Dogan: “As someone who is leaving office in a couple of months, I have focused on the last six or eight years since Donald Trump came on the scene. A lot of my best friends in the legislature are Democrats, and I get trouble from my side. They say, ‘Oh, you’re a RINO,’ which means Republican In Name Only. We’ve seen that, increasingly, people care about opposing and destroying the other party and we see this on both sides; that is a threat to democracy. When people view the next election as being ‘the most important election that you will ever participate in because if we lose the other side will win and destroy our country,’ that’s not an attitude you can sustain long-term as a country. That’s my biggest worry long-term. I listen to a lot of political podcasts and they are doom and gloom because of this prospect of some sort of civil war or a breakup of states. When you claim others aren’t real Americans, those are all things that rip away at the threads that unite us. I’ve tried to model that there are more important things than the label of your party.”
Rosenbaum: “I see my role as different than a politician or someone seeking to change something. Media outlets can have a gimmicky presence: someone calls a reporter who then solves a problem. That’s not the role of journalists. We can shine a light on problems and show a pathway to solutions, but it’s up to others to solve the problems. It’s not up to journalists to arrest people who have done bad things, it’s up to governmental leaders and law enforcement. Journalists showcase that there’s a major problem. It’s important to uplift the perspectives of people, especially those who have not been able to be heard. Trying to make sure that people across communities get a chance to talk about what they want to do from a political standpoint. The podcast is a good platform for that, although it’s not perfect, but a lot of times state legislators don’t get 30 minutes to talk. Newspapers are no longer a viable industry and have become largely irrelevant and replaced by digital. The written word is not irrelevant, but putting it on paper and throwing that onto someone’s lawn has become an obsolete part of journalism. That presents a lot of challenges, harder to make money off that. If you don’t make money then journalist outlets can’t exist and there’s a void filled by bad actors or partisan actors.”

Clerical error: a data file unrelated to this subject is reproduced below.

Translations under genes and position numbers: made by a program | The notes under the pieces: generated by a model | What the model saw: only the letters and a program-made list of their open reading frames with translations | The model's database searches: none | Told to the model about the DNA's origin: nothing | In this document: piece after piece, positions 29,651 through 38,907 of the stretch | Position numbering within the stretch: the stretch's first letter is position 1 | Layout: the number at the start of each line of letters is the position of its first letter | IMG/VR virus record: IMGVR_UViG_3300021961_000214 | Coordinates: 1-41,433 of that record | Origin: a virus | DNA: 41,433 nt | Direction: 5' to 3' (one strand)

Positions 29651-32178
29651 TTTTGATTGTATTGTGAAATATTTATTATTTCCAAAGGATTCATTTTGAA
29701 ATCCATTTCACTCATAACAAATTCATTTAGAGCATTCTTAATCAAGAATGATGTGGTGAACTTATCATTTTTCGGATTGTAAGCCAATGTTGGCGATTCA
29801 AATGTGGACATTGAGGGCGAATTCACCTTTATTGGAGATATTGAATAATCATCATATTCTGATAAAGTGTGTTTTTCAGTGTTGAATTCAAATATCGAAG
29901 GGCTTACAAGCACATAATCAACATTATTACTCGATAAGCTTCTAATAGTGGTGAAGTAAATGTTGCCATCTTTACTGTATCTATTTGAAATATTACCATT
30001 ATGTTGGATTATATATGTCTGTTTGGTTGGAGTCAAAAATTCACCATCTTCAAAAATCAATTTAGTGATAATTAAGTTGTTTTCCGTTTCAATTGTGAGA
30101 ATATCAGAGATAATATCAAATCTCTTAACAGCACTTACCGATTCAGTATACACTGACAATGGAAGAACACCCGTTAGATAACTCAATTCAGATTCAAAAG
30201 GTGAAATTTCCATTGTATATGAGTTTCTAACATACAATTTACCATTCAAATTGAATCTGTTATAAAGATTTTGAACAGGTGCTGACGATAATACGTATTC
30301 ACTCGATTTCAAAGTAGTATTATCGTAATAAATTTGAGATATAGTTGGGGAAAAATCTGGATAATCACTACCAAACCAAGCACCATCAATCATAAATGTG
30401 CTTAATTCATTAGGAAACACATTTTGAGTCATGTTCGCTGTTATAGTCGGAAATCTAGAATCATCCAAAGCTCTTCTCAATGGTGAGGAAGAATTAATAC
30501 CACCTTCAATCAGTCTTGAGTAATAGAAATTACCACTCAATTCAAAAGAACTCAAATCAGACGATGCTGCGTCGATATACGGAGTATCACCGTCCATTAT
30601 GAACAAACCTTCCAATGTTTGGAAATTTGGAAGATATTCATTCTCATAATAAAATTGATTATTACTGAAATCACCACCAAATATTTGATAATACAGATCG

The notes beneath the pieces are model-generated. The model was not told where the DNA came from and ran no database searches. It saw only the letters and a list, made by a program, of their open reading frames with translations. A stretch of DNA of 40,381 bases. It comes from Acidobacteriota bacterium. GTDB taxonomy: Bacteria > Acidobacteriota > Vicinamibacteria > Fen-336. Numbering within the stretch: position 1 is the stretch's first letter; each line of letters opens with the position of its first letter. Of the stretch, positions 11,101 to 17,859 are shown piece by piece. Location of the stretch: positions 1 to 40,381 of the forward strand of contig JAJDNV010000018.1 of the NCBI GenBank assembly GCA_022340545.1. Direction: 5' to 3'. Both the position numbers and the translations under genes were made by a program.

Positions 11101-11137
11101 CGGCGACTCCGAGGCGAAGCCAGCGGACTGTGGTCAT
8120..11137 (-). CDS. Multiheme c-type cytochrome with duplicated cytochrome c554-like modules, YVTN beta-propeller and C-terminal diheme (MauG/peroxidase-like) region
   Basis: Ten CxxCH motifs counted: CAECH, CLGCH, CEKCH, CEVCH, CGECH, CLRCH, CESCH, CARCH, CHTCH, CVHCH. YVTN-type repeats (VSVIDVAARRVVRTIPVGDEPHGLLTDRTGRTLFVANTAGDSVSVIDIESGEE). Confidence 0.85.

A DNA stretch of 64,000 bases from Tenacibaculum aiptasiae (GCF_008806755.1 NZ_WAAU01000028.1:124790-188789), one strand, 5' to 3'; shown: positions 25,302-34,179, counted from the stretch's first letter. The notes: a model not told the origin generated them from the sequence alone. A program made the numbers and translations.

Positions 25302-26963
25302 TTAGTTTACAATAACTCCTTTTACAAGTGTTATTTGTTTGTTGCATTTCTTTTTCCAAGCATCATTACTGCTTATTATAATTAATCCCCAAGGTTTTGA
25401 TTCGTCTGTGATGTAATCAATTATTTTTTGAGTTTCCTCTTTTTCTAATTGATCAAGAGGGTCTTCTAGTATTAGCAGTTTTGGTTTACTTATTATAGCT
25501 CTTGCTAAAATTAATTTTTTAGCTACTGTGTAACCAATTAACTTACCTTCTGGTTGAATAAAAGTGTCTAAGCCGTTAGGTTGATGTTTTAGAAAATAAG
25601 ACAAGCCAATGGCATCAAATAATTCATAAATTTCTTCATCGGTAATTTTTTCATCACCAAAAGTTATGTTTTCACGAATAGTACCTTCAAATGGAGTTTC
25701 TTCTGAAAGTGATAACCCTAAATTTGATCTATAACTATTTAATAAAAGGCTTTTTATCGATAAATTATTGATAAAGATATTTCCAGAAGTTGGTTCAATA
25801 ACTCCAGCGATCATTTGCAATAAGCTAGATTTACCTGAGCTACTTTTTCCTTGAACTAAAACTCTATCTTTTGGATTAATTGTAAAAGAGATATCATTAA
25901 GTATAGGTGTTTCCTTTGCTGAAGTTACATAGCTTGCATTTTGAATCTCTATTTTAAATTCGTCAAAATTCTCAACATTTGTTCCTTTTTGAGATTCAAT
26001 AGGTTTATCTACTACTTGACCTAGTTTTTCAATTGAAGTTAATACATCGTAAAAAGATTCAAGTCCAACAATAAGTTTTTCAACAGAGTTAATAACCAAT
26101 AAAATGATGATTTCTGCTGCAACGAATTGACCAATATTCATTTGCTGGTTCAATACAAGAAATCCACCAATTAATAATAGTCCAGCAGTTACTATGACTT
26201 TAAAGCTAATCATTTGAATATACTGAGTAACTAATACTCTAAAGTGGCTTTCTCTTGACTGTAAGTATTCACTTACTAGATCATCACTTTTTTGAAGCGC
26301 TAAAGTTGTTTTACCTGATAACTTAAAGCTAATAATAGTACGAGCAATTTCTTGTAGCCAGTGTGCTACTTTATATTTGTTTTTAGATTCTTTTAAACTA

“I think I walked away with more hope for St. Louis’ politics,” said Jada Greer ’24. “The politicians seemed to have an amazing rapport with each other and even though they had different approaches to solving problems, there were universal agreements over what we need to work on. More than anything, though, I just think it was cool to get to see these important people as actual people—they were actually really funny, too.”
In the end, all three of our panelists encouraged students to get involved and to be active in their local, state, and federal governments. Mackey said, “The people who show up to the meetings get what they want.” The panelists all generously spent some time answering questions from the audience before the Class of 2024 was dismissed. Several students stayed behind to continue the discussion.
“It was highly informative to see people with different political standpoints (democrat, republican, and journalist) agree and disagree respectfully on how St. Louis should improve its current state,” said Zoie Tolson ’24. “This panel was highly impactful to my St. Louis history research essay and stressed how the past affects the future, the trouble/debate that comes with beginning a new process, and what goes along with it.”
Many thanks to Ian Mackey, Shamed Dogan ’96, and Jason Rosenbaum for spending their valuable time with us. Our students appreciate the first-hand perspectives of politics and government.